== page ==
Stories About Teachers/National Day of Listening



On Nov. 25, the day after Thanksgiving, StoryCorps holds its annual National Day of Listening event. This year, they’re asking Americans to take a few minutes to thank teachers for the impact they have on the lives of millions. On this hour of “All Sides,” we’ll talk about the importance of educators and how you can thank them during the National Day of Listening.


  • Dave Isay (founder, StoryCorps)

For more information on StoryCorps’ National Day of Listening, visit their website:

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  • Mark Lane

    In 1970 I was in the 6th grade at Longfellow grade school in Toledo. My teacher that year was Miss Glennon and she did in fact have a huge impact on my life. I am sharing just one of the stories but there were many life lessons learned that year.
    One day we were in the school yard and were getting ready to play kickball. I was picked as one of the captains which was not unusual. It was my job to select the members of the team. Miss Glennon pulled me aside before I chose and asked me to pick the kids that didn’t normally get picked. This horrified me and I asked her why I would do such a thing. She told me that I would always be on the sports teams and would always have the cheers of the crowd but these kids just wanted to play kickball in gym class. She told me to look around and see that no cameras were around so it would be OK. I did what she said and we got our butts kicked but we had a blast and we cheered each other on.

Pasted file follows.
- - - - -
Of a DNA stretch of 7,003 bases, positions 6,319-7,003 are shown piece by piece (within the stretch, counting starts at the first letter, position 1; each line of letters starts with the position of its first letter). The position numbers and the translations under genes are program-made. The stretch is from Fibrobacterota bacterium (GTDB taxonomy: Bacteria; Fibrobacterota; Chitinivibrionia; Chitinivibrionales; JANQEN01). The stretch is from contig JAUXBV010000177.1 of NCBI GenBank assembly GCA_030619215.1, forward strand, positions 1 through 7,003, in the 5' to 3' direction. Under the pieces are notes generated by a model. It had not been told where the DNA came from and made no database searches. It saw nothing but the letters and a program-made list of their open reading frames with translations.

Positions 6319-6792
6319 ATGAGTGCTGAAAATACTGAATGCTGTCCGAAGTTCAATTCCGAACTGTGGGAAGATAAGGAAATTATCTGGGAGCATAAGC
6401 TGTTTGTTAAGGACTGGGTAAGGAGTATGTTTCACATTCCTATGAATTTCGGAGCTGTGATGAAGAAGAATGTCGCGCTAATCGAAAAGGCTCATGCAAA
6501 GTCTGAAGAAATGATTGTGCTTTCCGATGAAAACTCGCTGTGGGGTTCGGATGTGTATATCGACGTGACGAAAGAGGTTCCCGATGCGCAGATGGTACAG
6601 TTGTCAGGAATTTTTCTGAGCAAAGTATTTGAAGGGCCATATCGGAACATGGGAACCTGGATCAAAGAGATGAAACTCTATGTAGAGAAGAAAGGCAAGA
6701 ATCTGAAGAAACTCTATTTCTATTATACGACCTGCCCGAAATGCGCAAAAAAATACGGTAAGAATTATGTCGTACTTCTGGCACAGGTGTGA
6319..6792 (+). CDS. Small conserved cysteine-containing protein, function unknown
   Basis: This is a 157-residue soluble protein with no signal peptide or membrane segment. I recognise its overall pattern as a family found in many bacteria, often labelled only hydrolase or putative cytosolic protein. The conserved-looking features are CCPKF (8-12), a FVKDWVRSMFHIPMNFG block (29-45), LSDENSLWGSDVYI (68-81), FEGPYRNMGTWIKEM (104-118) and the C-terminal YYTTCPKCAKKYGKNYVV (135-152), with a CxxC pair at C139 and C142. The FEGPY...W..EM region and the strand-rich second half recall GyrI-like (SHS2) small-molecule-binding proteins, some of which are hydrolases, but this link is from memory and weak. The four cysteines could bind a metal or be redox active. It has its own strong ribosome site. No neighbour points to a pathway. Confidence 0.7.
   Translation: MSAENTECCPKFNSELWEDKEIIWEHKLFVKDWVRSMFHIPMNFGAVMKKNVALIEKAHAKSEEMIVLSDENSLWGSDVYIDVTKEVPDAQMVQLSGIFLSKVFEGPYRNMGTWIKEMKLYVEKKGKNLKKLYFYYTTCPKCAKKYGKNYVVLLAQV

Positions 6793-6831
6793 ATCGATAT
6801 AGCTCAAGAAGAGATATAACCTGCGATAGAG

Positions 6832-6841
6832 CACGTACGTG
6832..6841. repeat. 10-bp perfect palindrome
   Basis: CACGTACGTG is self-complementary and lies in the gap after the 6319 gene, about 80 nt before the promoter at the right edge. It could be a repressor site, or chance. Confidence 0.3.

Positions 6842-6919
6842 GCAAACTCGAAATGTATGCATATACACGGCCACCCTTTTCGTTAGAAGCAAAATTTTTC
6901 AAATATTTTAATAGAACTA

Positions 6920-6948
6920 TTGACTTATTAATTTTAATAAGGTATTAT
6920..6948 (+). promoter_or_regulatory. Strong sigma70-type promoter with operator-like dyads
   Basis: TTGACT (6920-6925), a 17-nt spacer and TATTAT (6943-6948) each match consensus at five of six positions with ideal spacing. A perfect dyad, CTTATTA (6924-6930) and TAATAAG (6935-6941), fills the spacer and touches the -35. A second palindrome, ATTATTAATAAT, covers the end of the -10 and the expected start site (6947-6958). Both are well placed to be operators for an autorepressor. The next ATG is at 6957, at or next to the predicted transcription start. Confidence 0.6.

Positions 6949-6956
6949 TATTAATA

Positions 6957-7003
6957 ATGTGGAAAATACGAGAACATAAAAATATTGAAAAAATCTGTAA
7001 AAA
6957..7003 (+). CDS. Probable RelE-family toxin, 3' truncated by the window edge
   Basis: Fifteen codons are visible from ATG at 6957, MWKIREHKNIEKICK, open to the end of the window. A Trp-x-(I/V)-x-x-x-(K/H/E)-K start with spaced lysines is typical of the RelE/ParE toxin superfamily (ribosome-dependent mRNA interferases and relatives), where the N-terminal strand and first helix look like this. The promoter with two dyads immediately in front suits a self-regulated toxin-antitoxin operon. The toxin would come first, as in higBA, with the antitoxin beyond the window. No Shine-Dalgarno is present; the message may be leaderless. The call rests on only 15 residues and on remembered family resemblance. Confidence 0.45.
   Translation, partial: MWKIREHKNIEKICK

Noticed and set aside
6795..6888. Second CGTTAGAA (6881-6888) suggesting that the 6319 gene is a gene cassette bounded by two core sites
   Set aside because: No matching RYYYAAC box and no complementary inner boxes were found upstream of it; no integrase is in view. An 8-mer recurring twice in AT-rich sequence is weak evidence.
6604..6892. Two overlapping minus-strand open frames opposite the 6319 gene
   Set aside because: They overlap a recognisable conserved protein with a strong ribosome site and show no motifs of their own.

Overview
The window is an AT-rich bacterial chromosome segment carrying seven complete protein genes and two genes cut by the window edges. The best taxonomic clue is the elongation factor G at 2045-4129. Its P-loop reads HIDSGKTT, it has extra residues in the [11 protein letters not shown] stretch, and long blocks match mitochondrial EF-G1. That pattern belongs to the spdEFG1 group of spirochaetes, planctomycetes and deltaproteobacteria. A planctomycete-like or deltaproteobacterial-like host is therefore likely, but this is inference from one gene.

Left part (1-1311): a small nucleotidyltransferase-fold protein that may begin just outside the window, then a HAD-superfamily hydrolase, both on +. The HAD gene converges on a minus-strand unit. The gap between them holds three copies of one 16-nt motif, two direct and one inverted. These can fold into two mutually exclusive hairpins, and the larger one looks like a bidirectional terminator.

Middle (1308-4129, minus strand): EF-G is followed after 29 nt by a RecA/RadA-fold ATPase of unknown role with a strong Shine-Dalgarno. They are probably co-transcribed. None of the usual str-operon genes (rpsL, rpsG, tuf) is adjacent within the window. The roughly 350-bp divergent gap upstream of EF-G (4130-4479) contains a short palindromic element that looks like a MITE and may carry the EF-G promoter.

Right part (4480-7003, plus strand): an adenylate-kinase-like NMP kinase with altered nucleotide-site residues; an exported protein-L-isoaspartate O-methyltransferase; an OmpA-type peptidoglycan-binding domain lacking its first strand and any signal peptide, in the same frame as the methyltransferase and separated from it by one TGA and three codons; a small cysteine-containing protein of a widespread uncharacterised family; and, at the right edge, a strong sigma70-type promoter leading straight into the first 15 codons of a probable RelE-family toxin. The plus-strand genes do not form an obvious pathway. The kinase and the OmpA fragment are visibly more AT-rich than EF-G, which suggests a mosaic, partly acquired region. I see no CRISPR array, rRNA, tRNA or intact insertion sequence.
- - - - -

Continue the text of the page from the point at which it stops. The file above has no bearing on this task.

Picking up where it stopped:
When I got to high school I was in the same situation in gym class for a game of flag football. I picked my team just the way I had in 6th grade. My teammates thought that I was nuts. “We’re gonna get creamed!” they said. So I explained that we were going to change the rules. Every time the other team got the ball we let them score on the first play. That meant that we’d get the ball right back and I’d throw four straight passes to these guys who had never had a pass thrown their way before. Each time that they’d catch one it was a huge celebration. When we turned the ball over we’d let the other team score on their first play and we’d get the ball right back again. The coach pulled me aside and asked me what in the world I was doing. I explained about my 6th grade teacher and he smiled and let us play on. To this day, those guys still talk about how we turned the tables on the jocks. By the way, I was one of the jocks, I played offensive tackle on the varsity football team. But on this team I was the quarterback so it had its advantages also. She taught me more than what the lesson plan asked her to teach me and I owe her a huge debt. I took my future wife back to my grade school to introduce her to my teacher and to thank her for what she had done for me.
      Tony Lane Maumee, Ohio